If you go, make sure you stop at Pure Bread across the street. It serves some tasty baked treats and delicious coffee. Go there, you will not be disappointed.
Over the weekend, thousands of people were evacuated as fast-burning wildfires in California overwhelmed several small towns, killing at least one person and destroying hundreds of homes and businesses. A state of emergency was declared by governor Jerry Brown in areas hardest-hit by the Butte and Valley fires. According to Cal Fire, the Valley fire in southern Lake County has grown to 61,000 acres and is 5% contained, and the Butte fire in Amador and Calaveras County has reached 71,000 acres and is now 30% contained.
Filed under: Etc.
Blipshift – one of our favorite car-themed clothiers – is celebrating its third birthday with a special, weekend-long sale. If you like quirky car shirts, you’ll definitely want to check this out.Continue reading Blipshift celebrates 3 years of awesome car shirts with a special weekend sale
I am completely infatuated with this home in Burgundy, France. It is the weekend getaway for interior designer Clarisse Prudent and her family, and was completely renovated over the span of 15 months. It is a gem, with concrete floors, very basic architecture, lots of windows, lofty on the top floor and filled with lots of vintage pieces paired with a few classics. My favourite touch – the photographic artwork. Via The Socialite Family.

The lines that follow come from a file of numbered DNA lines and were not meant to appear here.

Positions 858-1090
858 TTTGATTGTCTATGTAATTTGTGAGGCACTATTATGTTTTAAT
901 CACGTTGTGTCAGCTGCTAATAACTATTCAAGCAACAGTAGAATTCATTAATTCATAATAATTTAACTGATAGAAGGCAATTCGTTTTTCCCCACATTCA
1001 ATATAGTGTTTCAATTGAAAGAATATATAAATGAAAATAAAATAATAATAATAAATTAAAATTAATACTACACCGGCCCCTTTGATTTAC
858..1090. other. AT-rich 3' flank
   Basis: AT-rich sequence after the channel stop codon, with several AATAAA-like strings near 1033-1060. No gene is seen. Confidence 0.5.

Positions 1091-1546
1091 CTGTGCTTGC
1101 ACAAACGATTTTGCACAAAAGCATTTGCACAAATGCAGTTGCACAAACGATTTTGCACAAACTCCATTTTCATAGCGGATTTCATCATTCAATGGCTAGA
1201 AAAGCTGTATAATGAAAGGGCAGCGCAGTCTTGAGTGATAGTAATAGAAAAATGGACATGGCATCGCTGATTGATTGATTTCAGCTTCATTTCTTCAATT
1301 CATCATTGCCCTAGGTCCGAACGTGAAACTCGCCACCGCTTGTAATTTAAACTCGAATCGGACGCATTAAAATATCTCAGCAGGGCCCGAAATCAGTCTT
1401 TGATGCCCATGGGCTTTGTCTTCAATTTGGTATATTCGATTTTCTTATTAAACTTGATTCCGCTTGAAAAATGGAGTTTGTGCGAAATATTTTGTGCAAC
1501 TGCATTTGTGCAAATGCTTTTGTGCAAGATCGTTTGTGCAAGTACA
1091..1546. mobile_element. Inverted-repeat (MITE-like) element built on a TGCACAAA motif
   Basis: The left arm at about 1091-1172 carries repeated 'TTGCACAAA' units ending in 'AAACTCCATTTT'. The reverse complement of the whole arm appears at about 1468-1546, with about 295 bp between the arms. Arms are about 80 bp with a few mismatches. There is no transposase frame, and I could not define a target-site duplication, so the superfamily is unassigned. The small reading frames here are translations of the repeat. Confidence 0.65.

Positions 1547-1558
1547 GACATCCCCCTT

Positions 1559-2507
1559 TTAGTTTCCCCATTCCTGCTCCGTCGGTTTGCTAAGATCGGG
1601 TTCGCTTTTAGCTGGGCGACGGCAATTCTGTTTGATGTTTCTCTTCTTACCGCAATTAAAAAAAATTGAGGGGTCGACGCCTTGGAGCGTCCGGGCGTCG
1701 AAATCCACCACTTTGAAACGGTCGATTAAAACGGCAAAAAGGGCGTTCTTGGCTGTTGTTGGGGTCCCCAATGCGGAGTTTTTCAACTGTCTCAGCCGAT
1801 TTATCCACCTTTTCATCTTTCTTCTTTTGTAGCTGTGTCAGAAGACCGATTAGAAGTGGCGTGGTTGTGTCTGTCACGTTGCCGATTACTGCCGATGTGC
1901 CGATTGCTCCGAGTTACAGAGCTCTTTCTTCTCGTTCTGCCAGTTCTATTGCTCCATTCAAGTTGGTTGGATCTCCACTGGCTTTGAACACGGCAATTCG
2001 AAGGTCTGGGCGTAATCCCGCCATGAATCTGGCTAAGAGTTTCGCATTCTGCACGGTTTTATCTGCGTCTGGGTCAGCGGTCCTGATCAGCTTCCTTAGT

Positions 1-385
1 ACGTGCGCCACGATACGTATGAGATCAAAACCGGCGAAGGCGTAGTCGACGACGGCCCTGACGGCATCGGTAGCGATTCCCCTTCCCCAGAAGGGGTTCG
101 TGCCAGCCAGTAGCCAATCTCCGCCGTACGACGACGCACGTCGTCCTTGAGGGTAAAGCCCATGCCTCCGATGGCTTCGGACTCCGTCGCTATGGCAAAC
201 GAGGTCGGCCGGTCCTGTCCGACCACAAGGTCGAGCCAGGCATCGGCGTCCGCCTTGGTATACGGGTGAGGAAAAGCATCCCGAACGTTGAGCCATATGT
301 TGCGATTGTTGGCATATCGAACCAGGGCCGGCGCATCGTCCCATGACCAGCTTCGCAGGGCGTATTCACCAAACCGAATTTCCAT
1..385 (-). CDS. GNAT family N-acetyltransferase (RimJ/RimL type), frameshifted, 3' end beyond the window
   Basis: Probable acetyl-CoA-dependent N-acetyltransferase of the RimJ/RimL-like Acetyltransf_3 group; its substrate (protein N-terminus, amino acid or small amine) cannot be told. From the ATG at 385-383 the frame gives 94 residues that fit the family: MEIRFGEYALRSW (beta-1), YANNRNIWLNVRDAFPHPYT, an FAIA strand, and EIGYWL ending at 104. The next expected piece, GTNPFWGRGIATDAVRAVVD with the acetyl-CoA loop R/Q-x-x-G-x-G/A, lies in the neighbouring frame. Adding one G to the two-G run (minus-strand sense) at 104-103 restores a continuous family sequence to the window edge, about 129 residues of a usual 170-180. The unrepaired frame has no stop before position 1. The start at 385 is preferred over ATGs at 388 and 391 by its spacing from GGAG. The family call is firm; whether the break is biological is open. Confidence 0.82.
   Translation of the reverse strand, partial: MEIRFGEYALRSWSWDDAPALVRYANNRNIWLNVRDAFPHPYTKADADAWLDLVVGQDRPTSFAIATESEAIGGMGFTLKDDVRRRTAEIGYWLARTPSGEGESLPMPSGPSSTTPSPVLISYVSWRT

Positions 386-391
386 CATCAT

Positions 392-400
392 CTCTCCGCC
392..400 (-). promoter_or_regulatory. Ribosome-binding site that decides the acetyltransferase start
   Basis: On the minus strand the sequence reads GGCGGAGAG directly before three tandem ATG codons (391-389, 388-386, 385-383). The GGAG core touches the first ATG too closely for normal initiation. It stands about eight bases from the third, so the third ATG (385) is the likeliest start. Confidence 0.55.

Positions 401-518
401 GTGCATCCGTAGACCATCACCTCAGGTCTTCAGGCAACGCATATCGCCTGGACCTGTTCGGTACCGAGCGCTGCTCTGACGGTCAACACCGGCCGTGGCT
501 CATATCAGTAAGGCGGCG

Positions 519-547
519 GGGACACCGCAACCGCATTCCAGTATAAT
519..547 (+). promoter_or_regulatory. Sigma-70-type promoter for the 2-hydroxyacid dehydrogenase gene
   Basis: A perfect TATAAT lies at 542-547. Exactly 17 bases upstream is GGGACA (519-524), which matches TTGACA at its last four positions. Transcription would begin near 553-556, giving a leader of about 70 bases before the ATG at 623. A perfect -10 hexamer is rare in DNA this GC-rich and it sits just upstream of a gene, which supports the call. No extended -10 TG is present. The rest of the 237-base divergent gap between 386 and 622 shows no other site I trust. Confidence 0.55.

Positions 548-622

This lakeside weekend home in North Carolina is an absolute DREAM! (And OMG it’s a WEEKEND home?!?!) As I always say, a ‘cottage’ is where you can get away with anything. Here, the owners nixed the idea of a dining room in favour of a deep upholstered niche and shuffleboard table, and instead of a traditional boat dock opted for a ‘party dock’ – a floating lounge complete with wet bar, TV, swimmer’s platform and loungey furnishings. There’s even a bedroom converted into a gym with climbing wall. All made absolutely beautiful thanks to interior designer Heather Garrett. Perfectly rustic yet perfectly sophisticated and the perfect summer hangout. (In case you missed Heather’s loft, it’s here)
It’s Friday. Time to escape the dreary grind of 9 to 5. My choice for a virtual weekend away (because I’m working all the way through) is this Scotland Island home available through Contemporary Hotels. The view, the modern meets retro vibe, the peace and quiet, the fact that it can only be approached by water. A touch of paradise.
ICP Main Curator Steps Down, Lookup Commences for Successor
Brian Wallis, deputy director of exhibitions and collections and chief curator at the Worldwide Centre of Pictures because 1999, will be stepping down at the conclude of the thirty day period, in progress of the museum’s move downtown to the Bowery.
Teju Cole’s New Column “On Images”
Commentary on World Press Photograph Winners
An advertisement on Craigslist is providing a “KerteszCaster,” a sound human body electric powered guitar made in tribute to the renowned early twentieth century photographer André Kertész. Critically. The advert alleges that the wood for the guitar, shaped with reference to the Fender Telecaster, was recovered from “a shelf owned by Kertész exactly where he retained his publications and prints in his Washington Sq. apartment.”